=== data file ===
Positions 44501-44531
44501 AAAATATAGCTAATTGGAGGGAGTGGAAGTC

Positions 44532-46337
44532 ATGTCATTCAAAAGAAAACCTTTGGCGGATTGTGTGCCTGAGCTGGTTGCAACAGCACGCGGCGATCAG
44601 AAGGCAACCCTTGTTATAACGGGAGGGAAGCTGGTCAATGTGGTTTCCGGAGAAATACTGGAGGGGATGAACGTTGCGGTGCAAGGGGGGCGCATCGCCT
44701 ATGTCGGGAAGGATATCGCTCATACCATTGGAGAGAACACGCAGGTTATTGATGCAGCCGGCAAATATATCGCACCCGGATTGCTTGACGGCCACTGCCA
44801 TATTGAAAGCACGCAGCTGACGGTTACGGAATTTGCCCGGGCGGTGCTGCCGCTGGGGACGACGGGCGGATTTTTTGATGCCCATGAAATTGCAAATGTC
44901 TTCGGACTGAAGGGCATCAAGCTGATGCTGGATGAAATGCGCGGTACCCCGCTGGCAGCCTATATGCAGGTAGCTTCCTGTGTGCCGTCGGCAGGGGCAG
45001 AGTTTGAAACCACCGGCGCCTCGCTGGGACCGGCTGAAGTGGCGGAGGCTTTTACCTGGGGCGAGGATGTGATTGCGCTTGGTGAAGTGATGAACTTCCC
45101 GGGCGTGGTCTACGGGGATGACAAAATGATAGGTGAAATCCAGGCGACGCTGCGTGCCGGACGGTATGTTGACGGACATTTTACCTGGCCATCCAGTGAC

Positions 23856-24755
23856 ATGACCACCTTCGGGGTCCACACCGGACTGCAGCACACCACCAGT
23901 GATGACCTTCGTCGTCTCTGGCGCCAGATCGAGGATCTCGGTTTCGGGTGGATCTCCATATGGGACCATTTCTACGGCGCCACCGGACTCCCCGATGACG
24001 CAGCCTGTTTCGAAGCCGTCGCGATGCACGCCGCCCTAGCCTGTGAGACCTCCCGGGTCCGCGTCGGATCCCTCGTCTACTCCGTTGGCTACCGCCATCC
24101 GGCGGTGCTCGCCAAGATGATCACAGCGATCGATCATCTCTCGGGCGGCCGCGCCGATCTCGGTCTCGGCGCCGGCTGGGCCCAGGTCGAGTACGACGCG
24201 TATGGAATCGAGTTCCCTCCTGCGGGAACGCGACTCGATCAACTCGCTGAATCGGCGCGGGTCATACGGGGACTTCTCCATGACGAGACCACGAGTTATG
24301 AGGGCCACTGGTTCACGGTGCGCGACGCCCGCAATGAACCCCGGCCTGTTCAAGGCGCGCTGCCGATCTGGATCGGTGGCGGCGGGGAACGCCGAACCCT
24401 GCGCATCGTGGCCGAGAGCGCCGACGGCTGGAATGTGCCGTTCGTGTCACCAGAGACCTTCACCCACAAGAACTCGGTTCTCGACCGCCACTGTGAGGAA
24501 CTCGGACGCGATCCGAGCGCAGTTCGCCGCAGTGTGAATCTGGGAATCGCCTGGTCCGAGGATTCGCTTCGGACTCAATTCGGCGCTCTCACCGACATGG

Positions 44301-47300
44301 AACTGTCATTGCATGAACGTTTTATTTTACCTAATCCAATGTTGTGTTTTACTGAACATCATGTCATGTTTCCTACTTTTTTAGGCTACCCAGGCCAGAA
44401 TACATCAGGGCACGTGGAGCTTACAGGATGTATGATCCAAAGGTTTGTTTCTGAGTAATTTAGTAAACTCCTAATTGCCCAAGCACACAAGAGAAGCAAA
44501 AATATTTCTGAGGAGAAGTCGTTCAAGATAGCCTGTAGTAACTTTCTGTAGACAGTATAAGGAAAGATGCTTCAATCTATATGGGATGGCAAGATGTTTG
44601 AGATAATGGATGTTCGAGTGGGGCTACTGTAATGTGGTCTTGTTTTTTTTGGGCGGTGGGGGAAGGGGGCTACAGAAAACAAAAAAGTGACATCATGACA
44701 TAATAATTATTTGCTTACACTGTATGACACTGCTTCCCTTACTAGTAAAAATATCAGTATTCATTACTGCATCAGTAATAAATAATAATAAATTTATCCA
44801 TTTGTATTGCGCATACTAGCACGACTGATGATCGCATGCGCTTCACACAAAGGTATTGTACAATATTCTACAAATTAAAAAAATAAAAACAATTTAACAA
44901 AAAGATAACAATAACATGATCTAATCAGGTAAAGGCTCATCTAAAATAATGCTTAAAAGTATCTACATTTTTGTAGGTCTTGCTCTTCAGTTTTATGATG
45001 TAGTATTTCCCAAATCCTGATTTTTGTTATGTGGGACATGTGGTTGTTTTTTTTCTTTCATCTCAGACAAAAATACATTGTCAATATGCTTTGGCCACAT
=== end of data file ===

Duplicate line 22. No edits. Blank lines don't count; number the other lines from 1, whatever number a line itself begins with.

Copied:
44401 TACATCAGGGCACGTGGAGCTTACAGGATGTATGATCCAAAGGTTTGTTTCTGAGTAATTTAGTAAACTCCTAATTGCCCAAGCACACAAGAGAAGCAAA